Health. Why cancers are increasingly affecting people under 50, like Kate

Health.  Why cancers are increasingly affecting people under 50, like Kate


It’s a real “epidemic”, summarizes cancer specialist Shivan Sivakumar, researcher at the University of Birmingham. Between 1990 and 2019, the cancer rate almost doubled (+80%) among those under 50 across the world, assesses a large study published in 2023 by the BMJ Oncology. The phenomenon, which particularly affects developed countries, also results in an increase in cancer deaths among those under 50. In thirty years, their number has increased by some 28%.

Some cases have struck the general public, such as the death at age 43 of actor Chadwick Boseman, star of Black Panther, following colorectal cancer in 2020. In fact, gastrointestinal cancers – colon, esophagus, liver, etc. – are the subject of a particularly notable outbreak among young people. According to the American Cancer Society, they are the leading cause of cancer death among men under 50, and the second leading cause of death among women of the same age, behind breast cancer.

How to explain such a phenomenon ?

We don’t know and the answer is surely complex. “At present, there is no conclusive evidence” to favor an explanation, explains Dr. Sivakumar. It is likely that several factors are involved. An explanation, popular in vaccine skeptic circles, can however be quickly dismissed: anti-Covid vaccination has nothing to do with the increase in cancers among young people, since this phenomenon had been underway for a long time before the pandemic. Researchers rather favor two main avenues. Either recent generations have been more exposed than their predecessors to well-known risk factors. Or new risks have emerged.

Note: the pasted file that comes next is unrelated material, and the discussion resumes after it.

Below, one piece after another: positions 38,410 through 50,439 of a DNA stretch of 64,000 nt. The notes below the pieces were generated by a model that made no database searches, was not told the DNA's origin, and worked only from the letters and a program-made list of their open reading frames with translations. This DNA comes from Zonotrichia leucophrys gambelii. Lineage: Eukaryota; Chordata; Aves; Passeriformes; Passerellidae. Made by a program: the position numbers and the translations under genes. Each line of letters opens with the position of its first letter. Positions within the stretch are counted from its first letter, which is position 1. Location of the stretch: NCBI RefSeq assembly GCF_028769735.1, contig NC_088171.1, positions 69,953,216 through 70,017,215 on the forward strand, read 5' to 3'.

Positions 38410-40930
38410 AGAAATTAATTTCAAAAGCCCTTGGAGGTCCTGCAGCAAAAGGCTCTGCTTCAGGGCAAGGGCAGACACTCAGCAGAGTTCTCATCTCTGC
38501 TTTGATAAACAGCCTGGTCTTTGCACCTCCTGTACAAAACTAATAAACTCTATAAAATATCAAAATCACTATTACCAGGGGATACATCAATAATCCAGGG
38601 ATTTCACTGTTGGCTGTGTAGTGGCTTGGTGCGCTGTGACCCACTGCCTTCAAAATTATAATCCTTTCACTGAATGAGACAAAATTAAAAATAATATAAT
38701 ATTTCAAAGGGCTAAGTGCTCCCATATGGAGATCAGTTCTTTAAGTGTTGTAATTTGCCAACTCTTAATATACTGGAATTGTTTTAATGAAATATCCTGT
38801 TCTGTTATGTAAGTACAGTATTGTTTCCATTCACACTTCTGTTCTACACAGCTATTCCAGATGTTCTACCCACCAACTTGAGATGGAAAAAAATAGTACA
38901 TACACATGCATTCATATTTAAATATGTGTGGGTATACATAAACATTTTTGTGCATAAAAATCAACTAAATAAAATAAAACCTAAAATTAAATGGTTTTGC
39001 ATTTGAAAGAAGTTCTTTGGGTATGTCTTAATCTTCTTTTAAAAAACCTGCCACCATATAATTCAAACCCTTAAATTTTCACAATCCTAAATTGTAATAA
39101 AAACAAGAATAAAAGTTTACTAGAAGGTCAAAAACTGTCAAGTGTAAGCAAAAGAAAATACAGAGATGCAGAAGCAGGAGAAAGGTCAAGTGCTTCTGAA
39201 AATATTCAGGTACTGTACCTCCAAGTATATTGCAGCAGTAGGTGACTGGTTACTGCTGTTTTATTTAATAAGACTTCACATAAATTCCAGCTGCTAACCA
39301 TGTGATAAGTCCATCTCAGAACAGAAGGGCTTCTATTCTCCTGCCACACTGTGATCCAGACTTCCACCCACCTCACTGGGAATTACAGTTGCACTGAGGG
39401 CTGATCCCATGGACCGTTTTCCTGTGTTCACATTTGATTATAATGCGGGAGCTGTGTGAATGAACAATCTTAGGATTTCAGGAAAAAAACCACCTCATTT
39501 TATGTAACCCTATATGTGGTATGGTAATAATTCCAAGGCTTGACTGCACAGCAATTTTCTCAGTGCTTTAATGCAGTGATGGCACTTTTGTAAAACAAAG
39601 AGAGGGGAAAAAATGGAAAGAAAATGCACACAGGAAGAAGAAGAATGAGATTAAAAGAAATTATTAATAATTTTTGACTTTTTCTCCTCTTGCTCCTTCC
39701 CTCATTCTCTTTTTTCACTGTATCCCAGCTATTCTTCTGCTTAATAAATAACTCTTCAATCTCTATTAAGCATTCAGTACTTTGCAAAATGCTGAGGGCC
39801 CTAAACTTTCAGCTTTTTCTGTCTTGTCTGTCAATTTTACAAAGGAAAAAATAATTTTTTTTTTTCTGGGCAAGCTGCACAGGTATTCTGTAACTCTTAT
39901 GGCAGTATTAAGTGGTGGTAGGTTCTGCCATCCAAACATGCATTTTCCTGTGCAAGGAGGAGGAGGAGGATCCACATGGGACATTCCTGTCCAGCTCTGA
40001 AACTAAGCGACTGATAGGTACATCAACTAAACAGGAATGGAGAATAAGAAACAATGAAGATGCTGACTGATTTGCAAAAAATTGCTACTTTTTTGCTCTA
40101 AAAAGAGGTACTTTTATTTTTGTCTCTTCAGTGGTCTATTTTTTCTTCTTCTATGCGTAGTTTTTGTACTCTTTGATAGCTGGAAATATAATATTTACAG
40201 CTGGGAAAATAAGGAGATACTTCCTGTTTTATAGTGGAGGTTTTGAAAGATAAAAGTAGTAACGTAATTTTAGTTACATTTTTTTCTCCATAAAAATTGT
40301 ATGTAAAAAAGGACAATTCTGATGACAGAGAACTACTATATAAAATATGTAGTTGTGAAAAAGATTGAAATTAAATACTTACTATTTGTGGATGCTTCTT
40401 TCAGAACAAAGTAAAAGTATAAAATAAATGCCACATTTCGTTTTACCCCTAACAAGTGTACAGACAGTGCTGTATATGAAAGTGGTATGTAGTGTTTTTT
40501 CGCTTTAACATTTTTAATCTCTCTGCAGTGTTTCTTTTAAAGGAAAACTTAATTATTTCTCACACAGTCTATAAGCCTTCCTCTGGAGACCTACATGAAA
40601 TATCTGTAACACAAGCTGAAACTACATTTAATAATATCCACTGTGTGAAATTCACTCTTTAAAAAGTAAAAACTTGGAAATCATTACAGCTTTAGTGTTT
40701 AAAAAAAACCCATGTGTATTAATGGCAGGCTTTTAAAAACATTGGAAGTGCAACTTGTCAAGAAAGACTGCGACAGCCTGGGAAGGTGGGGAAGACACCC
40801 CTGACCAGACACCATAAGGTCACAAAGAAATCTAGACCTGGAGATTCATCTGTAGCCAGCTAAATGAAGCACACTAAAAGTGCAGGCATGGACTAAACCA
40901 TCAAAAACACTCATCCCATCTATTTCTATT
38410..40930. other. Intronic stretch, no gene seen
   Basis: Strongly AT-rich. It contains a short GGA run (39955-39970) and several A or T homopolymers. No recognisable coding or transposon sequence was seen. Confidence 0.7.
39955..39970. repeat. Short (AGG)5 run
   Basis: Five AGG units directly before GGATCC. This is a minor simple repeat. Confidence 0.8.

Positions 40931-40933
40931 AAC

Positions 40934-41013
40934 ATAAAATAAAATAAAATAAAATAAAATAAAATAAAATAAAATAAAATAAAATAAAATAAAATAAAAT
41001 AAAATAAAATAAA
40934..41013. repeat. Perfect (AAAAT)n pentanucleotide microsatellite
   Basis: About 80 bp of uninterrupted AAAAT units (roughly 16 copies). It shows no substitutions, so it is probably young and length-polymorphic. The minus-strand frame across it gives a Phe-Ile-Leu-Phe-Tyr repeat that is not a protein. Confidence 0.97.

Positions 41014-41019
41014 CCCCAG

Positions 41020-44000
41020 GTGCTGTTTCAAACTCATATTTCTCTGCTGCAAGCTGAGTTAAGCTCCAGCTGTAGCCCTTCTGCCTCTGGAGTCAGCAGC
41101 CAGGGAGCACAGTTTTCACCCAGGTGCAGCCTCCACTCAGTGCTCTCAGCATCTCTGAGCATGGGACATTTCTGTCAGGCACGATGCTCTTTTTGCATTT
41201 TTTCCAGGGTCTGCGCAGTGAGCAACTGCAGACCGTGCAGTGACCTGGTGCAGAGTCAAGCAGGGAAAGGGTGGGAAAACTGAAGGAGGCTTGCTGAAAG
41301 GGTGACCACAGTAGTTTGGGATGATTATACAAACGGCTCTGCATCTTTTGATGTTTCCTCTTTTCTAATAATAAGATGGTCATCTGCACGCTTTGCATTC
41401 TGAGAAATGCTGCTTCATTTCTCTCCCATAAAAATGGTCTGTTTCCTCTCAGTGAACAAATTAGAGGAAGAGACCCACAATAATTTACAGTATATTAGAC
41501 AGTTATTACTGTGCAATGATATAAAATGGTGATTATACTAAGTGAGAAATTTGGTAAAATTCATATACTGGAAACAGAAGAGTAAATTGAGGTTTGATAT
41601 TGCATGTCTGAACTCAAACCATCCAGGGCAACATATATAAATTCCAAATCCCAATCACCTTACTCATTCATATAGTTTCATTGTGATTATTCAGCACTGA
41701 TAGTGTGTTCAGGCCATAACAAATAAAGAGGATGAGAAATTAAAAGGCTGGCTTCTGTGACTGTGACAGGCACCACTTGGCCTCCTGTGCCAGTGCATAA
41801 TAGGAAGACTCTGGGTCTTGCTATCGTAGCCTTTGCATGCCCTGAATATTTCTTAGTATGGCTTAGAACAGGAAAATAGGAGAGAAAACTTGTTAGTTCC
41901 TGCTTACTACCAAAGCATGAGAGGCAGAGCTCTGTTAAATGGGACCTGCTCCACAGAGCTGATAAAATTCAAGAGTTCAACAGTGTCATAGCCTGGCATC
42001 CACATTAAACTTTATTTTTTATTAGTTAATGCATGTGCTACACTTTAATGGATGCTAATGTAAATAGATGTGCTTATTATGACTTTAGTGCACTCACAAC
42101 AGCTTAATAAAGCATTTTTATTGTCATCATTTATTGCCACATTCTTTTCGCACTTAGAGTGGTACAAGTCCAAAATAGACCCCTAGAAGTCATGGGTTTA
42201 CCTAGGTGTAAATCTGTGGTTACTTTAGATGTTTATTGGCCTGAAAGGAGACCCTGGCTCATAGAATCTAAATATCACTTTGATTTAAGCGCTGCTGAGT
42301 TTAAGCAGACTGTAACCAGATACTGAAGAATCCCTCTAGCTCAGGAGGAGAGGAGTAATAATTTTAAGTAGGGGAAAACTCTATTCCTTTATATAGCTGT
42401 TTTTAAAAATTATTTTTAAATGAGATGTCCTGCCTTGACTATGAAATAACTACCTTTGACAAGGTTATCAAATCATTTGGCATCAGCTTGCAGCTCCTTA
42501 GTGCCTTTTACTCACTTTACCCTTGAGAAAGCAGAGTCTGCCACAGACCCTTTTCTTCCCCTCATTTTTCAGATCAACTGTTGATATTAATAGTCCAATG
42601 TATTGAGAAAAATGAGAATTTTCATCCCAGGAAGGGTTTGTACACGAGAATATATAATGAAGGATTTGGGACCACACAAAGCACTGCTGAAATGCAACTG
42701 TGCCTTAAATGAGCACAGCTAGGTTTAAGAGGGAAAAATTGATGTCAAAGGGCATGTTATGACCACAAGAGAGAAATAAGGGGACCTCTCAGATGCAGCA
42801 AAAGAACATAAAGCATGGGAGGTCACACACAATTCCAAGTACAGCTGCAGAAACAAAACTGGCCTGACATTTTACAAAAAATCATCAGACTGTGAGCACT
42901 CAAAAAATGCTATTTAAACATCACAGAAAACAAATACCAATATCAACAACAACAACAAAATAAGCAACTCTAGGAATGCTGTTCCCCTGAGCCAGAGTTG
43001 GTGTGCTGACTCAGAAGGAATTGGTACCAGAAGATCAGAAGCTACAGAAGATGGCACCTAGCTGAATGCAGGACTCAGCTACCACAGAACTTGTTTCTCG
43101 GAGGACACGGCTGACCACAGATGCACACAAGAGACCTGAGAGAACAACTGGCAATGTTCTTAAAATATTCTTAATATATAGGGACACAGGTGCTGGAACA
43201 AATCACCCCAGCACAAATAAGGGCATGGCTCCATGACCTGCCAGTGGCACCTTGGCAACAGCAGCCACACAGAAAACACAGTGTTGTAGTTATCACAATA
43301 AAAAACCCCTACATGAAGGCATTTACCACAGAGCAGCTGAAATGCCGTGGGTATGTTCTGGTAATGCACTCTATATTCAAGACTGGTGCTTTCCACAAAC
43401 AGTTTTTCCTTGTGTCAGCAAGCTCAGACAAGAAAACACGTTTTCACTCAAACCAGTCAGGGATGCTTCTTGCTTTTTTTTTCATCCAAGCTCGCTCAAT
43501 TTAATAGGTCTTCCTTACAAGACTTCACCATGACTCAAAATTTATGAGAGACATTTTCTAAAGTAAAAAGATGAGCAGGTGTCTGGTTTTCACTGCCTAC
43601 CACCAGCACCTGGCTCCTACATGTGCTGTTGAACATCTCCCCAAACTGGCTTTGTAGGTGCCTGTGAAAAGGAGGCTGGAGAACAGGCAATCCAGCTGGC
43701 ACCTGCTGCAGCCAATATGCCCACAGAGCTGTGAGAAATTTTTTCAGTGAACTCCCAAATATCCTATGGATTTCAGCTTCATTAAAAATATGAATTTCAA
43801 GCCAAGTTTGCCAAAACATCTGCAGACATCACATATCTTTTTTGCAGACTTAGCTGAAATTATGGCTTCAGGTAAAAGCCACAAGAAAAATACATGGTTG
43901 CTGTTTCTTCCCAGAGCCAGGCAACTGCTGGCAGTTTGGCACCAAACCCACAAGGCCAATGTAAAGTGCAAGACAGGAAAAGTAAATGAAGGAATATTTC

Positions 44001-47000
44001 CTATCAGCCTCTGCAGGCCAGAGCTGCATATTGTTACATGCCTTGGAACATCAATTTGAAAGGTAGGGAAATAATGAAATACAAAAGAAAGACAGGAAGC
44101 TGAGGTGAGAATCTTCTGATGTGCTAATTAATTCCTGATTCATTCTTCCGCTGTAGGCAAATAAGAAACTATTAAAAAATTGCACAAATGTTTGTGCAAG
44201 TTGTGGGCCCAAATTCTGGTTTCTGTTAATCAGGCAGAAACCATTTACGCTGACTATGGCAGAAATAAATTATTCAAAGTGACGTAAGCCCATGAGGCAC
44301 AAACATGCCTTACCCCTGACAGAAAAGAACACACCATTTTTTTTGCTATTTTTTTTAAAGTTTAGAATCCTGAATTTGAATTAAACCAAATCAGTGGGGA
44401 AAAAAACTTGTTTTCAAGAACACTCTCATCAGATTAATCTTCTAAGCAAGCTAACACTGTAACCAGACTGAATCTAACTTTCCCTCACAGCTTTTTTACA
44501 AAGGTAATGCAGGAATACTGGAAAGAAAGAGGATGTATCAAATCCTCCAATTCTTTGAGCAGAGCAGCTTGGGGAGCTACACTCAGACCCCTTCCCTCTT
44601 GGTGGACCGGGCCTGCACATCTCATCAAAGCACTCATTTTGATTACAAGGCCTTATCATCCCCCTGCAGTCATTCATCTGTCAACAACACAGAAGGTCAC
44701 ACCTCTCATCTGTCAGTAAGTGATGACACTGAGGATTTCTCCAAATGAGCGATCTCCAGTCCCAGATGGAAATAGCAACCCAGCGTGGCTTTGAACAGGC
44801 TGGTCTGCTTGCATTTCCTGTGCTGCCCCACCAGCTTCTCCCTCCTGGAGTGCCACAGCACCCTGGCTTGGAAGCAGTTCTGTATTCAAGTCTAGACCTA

The first category of hypotheses is notably fueled by an observation: compared to previous generations, current forty-year-olds were younger when they experienced smoking, alcohol consumption or obesity. The last point particularly attracts the attention of epidemiologist Helen Coleman, of Queen’s University in Belfast. The researcher, who has particularly studied cancers among young people in Northern Ireland, points to an “obesity epidemic” which did not exist before the 1980s.

There remains the other major hypothesis, which suggests the appearance of new carcinogens. There are many theories – chemicals, microplastics, new drugs… – but all remain speculative. Objects of strong media attention, ultra-processed foods have recently been cited as a possible culprit. But, again, “there is really very little data to support this idea,” notes Professor Coleman.

How to overcome ?

Without knowing the root causes of the phenomenon, it is difficult to know what to do to stop the increase in cancers among young people. For some health authorities, screening is a crucial tool. The United States has therefore lowered in 2021 to 45 the age at which it is recommended to be screened for colorectal cancers. In France, the minimum age remains set at 50 years, but some gastroenterologists advocate a lowering.

More generally, researchers hope that the case of the Princess of Wales will draw the attention of young people to the fact that cancer does not only strike the oldest. And if in doubt about a symptom, it is better to consult. “If you feel that something is wrong, don’t waste time: go and get yourself checked,” concludes Dr. Sivakumar.


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